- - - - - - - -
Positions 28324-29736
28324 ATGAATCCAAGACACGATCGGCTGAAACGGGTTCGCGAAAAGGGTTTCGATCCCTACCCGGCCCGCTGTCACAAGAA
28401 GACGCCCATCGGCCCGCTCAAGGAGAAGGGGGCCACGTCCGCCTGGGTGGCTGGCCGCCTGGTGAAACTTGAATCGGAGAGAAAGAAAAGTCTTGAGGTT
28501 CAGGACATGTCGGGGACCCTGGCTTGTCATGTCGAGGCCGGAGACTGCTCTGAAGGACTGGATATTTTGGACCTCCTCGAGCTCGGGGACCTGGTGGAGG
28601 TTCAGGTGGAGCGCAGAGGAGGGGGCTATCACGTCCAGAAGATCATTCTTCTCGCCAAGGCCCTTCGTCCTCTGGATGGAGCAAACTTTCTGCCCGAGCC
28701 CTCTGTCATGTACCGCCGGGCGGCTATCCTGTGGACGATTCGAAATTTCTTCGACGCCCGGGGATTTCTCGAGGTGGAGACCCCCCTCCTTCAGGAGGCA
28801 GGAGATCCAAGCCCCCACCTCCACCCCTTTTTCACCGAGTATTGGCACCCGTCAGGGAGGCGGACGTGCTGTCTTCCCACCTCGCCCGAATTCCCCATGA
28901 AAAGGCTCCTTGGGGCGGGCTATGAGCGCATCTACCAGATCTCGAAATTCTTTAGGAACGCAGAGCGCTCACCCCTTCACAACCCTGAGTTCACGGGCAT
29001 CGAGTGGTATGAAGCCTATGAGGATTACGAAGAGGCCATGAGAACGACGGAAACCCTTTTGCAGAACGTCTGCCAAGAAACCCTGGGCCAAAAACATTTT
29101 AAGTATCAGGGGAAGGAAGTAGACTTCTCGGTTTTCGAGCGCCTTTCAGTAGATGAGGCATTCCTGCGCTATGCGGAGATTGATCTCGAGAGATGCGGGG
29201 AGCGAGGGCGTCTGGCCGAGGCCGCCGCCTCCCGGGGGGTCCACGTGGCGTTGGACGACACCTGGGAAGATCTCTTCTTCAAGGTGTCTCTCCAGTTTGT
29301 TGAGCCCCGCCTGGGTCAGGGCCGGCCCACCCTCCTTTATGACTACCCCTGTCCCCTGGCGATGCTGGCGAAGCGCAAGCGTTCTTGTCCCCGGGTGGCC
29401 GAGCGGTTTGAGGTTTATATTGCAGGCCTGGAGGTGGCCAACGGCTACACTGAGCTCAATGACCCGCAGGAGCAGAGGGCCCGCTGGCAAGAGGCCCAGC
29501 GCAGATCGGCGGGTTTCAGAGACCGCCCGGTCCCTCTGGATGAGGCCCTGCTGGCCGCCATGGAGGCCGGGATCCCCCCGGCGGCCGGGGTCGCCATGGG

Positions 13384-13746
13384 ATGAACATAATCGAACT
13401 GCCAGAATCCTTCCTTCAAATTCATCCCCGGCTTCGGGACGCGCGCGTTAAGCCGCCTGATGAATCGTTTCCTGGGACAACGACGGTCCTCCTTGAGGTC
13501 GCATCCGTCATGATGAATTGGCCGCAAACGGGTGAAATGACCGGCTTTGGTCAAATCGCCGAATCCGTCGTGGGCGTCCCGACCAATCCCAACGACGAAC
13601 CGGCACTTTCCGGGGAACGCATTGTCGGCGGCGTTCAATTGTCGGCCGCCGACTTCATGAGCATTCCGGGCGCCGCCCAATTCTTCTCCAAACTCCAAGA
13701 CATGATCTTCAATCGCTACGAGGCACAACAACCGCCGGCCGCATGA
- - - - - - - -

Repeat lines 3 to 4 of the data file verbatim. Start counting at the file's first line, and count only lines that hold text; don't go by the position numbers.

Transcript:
28401 GACGCCCATCGGCCCGCTCAAGGAGAAGGGGGCCACGTCCGCCTGGGTGGCTGGCCGCCTGGTGAAACTTGAATCGGAGAGAAAGAAAAGTCTTGAGGTT
28501 CAGGACATGTCGGGGACCCTGGCTTGTCATGTCGAGGCCGGAGACTGCTCTGAAGGACTGGATATTTTGGACCTCCTCGAGCTCGGGGACCTGGTGGAGG